As any wildlife manager can attest, managing species can be difficult when it involves groups of people who come to the table with conflicting interests. But tools are available to reconcile them and clarify decision-making.
A recent study published in the Wildlife Society Bulletin looked at how one of those tools — a process called structured decision making — helped guide the creation of harvest quotas for mountain lions (Puma concolor) in Montana by untangling human values from science and building consensus among stakeholders.
“Structured decision making is effective for dealing with challenging decisions about wildlife management in the public arena — the formalized application of common sense to problems,” said TWS member Michael Mitchell, lead author on the paper. “It breaks down a problem into logical components and deals with those sequentially. Until you go through this process that makes a decision transparent, it’s difficult for people to find the common ground they need to agree on something they can all live with.”
Mountain lions are a hot topic in west-central Montana. While some hunters pursue them with hounds, others worry the cats may be driving down deer and elk populations, said Mitchell, a leader with the U.S. Geological Survey’s Montana Cooperative Wildlife Research Unit.
When it came to setting harvest quotas based on cougar population numbers, he said, groups gravitated toward different density estimates to bolster their arguments. Cougar hunters tended to choose conservative numbers that would lead to reduced cougar harvests. Deer and elk hunters tended toward larger numbers that would favor reducing their populations.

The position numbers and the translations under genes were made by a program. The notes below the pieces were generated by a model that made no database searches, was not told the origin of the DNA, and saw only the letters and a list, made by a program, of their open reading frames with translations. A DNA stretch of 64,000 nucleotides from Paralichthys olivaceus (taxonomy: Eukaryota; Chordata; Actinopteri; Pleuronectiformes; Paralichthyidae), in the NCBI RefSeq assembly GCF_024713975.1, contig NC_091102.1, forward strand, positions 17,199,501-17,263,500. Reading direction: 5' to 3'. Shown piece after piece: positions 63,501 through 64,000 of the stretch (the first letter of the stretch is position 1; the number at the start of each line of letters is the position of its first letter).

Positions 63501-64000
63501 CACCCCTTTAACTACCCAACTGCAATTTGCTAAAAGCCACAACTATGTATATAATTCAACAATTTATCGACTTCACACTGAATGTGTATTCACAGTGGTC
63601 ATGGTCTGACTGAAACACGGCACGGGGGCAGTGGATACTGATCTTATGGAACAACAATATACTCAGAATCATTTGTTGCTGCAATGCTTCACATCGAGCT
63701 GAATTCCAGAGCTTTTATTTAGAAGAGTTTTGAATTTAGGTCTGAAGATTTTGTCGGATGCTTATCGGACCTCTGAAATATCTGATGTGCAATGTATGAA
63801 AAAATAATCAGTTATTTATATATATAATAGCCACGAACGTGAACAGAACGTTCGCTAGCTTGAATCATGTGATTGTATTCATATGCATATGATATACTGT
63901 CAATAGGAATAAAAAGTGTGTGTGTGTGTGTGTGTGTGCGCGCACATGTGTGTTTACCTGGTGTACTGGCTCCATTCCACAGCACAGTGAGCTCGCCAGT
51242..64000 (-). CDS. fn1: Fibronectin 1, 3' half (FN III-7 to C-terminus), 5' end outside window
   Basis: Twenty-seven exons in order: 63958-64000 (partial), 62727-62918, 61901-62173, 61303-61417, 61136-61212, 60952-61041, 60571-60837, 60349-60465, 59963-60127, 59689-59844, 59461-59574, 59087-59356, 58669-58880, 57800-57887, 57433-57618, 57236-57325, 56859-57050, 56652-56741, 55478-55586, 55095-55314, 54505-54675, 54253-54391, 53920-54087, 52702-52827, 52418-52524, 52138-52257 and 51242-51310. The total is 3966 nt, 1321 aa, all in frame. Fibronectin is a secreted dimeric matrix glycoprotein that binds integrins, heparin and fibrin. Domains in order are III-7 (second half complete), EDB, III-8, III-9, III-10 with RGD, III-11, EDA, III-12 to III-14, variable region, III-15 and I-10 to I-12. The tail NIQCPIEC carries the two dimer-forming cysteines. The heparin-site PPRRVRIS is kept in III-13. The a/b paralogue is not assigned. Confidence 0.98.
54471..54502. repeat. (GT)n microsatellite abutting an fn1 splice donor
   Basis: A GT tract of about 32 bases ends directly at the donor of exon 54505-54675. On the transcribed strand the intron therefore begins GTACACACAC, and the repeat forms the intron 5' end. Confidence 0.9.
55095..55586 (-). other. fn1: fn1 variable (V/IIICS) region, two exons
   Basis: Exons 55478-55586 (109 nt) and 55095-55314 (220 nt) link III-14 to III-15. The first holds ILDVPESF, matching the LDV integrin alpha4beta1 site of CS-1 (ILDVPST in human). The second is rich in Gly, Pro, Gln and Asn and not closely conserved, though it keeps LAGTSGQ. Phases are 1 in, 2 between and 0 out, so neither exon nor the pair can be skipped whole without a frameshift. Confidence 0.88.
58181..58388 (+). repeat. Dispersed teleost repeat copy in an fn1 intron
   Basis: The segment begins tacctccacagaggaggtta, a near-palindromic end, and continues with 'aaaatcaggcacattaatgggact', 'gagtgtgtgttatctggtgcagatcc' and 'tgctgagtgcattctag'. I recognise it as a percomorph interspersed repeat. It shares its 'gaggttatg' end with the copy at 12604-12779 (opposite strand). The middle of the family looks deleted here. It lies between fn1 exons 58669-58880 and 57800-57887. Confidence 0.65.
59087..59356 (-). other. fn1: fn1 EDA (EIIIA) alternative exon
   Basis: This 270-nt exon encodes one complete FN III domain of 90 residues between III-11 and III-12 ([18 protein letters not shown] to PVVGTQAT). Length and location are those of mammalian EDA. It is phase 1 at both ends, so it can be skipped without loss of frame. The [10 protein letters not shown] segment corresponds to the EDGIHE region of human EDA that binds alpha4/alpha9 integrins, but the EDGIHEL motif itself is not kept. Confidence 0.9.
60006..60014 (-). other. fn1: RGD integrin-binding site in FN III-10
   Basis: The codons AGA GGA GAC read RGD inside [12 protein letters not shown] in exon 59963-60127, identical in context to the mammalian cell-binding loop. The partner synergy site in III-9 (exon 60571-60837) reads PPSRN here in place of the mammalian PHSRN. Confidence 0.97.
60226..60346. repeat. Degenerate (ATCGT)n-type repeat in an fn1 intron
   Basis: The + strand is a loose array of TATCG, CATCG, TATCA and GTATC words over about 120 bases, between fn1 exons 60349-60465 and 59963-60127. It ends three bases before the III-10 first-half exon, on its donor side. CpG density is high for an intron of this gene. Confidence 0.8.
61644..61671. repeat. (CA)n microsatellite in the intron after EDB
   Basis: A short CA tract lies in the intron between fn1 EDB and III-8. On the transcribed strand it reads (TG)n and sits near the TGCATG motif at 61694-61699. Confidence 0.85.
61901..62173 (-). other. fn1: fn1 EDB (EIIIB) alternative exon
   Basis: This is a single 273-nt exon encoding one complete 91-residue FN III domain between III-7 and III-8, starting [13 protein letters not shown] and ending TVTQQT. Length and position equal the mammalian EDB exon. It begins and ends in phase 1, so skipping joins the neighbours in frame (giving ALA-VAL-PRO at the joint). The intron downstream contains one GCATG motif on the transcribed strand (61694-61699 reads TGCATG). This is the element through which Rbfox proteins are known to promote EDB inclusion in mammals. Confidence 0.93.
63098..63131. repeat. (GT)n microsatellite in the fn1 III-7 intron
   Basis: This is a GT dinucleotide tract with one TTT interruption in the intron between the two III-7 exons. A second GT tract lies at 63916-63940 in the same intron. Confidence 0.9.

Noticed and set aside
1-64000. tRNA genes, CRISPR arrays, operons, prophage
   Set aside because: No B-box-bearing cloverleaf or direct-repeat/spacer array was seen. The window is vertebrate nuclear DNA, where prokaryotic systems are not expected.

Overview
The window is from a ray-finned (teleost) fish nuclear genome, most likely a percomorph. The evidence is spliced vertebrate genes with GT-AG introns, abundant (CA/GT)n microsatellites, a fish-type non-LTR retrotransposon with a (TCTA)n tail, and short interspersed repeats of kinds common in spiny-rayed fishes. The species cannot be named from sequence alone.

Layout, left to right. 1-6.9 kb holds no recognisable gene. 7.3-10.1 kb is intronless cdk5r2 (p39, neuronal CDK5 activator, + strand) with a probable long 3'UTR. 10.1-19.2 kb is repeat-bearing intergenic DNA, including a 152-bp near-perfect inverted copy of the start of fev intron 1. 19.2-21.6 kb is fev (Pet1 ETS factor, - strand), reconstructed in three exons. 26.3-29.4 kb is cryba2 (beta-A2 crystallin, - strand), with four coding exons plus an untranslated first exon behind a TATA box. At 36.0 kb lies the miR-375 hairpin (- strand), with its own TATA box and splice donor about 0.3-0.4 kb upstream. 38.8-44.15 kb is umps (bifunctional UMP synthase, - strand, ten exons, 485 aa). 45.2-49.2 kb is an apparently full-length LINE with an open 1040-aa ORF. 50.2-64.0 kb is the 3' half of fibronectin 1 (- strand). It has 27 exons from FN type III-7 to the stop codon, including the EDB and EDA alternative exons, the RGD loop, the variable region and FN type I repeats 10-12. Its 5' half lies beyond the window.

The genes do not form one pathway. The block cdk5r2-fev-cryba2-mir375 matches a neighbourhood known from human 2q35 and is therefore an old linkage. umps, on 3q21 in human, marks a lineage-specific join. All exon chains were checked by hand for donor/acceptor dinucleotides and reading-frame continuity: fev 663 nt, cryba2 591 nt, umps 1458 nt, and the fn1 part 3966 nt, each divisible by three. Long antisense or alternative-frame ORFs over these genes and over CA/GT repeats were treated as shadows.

“The ability to come up with a publicly vetted recommendation for lion quotas ground to a standstill because it was a contentious decision-making environment,” he said.
To help navigate this thorny issue, the Montana Department of Fish, Wildlife and Parks turned to structured decision making.
The first step entailed identifying the problem among a focus group of stakeholders, Mitchell said. They cooperatively described it, discussed the goals they wanted to accomplish by resolving it and determined various decisions they could carry out, scoring each one based on how effectively it met each of those aims.
Participants produced a range of potential harvest quotas, but their impact on cougar numbers were about the same, Mitchell said. After science showed no significant difference between them, he said, it allowed the discussion to turn to the values the stakeholders brought to the table. Structured decision making, he said, “helped refine the conversation so people were discussing what the problem really was. That brought credibility to these citizens talking about how they felt about quotas.”
When they arrived at a proposed harvest limit, it matched what the agency had already envisioned, Mitchell said, but that total was apportioned among hunting districts according to their values. “Sociologically, it was important because the stakeholders had ownership,” he said. “They were part of this process where they all got a say.”
|Julia John is a science writer at The Wildlife Society. Contact her at email@example.com with any questions or comments about her article.|